Years After My Son Died in NHS Care, State-Sanctioned Torture Continues

4
828

From The Guardian: “Torture is the word I used this week to describe the treatment of children and young adults in private and NHS units, following publication of a Care Quality Commission report about the use of restraint and segregation in these places. The report detailed accounts of being locked in rooms without access to the outside, fed through hatches, for weeks, months or even years. One boy had not been washed for six months, while staff had to shout at another young man through a window because there was no equipment to enable communication. They would hold a book up at the window for him to read while he spent most of his time naked under a blanket.

Another long-awaited report commissioned for the NHS was also published on the same day, showing that women and men with learning disabilities die 27 and 23 years earlier than the general population. It’s further evidence of the differential treatment certain people receive in the NHS and the impact it has on their lives.

As I read these reports, I thought about Connor, our 18-year-old son, who died in a specialist NHS unit in 2013 only months after his admission. Within hours of being admitted to the unit, Connor, who was in a clearly distressed and terrified state, was restrained face-down for more than 10 minutes by four staff members. Up to that moment he was a schoolboy who had never experienced any physical discipline. We struggled to tell him off as he was genuinely funny, honest and cheeky.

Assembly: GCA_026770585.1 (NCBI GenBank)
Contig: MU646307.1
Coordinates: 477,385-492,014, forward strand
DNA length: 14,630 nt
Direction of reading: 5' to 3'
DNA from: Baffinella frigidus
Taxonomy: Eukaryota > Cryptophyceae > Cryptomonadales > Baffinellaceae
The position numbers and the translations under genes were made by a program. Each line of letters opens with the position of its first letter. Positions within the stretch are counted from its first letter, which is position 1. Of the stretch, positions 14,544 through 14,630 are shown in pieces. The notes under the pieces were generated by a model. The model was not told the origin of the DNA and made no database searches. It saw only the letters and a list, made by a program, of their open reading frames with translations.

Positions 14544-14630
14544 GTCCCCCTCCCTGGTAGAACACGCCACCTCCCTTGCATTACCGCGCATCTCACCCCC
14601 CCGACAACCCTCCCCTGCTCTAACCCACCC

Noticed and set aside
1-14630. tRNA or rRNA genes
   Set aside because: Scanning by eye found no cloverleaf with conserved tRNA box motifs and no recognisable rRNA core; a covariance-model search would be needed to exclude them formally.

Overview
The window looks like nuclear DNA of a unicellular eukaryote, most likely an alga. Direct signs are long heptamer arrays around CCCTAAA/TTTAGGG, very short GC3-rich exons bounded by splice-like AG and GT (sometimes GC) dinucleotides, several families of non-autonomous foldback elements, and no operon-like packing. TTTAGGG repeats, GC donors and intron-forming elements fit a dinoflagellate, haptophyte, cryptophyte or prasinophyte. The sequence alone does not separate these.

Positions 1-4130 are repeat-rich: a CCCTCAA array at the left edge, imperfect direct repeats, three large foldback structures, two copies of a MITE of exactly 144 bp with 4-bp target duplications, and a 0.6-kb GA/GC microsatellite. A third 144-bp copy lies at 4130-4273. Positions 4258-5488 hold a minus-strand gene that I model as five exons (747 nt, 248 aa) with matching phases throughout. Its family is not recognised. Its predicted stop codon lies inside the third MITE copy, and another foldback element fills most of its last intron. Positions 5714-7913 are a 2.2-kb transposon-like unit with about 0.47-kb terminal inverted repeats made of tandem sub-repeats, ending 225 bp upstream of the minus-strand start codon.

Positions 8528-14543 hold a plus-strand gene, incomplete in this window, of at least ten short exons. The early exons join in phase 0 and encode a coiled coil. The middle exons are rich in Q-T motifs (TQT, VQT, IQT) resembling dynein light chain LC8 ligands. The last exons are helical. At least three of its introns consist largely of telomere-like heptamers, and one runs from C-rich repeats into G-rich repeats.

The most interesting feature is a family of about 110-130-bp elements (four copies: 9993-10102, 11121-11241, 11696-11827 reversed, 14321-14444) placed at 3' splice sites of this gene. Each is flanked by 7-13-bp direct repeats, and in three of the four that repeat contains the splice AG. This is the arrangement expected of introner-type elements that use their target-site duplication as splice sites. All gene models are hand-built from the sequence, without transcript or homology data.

A couple of days later, I’m still puzzling over the peculiar inability of the government to even discuss whether the CQC report (and others like it) documents torture. I stand by my use of the word on Radio 4’s Today programme. The UN definition of torture states that it includes severe pain or suffering for any reason ‘based on discrimination of any kind, when such pain or suffering is inflicted by or at the instigation of or with the consent or acquiescence of a public official or other person acting in an official capacity’.

As a society we’ve long been aware of these abuses. On Wednesday night, Panorama aired a new undercover investigation of a hospital for ‘vulnerable adults’, a full eight years after it exposed torture and abuse at Winterbourne View. Despite the considerable outrage at the time that led to the private unit’s closure, the new reports out this week reveal that these abusive practices are still going on.”

Article →

Support MIA

MIA relies on the support of its readers to exist. Please consider a donation to help us provide news, essays, podcasts and continuing education courses that explore alternatives to the current paradigm of psychiatric care. Your tax-deductible donation will help build a community devoted to creating such change.

$
Select Payment Method
Personal Info

Credit Card Info
This is a secure SSL encrypted payment.

Billing Details

Donation Total: $20 One Time

4 COMMENTS

  1. Every psychiatric hospitalization I had, bar the first one, was a suicidal event. I was never suicidal prior to my “psychiatric experience” and never suicidal in my 35 years since leaving “psychiatry”:- The treatment was causing the problem.

    After a number of years I was capable of expressing my experience BUT the situation is likely to be a lot different for those that can’t.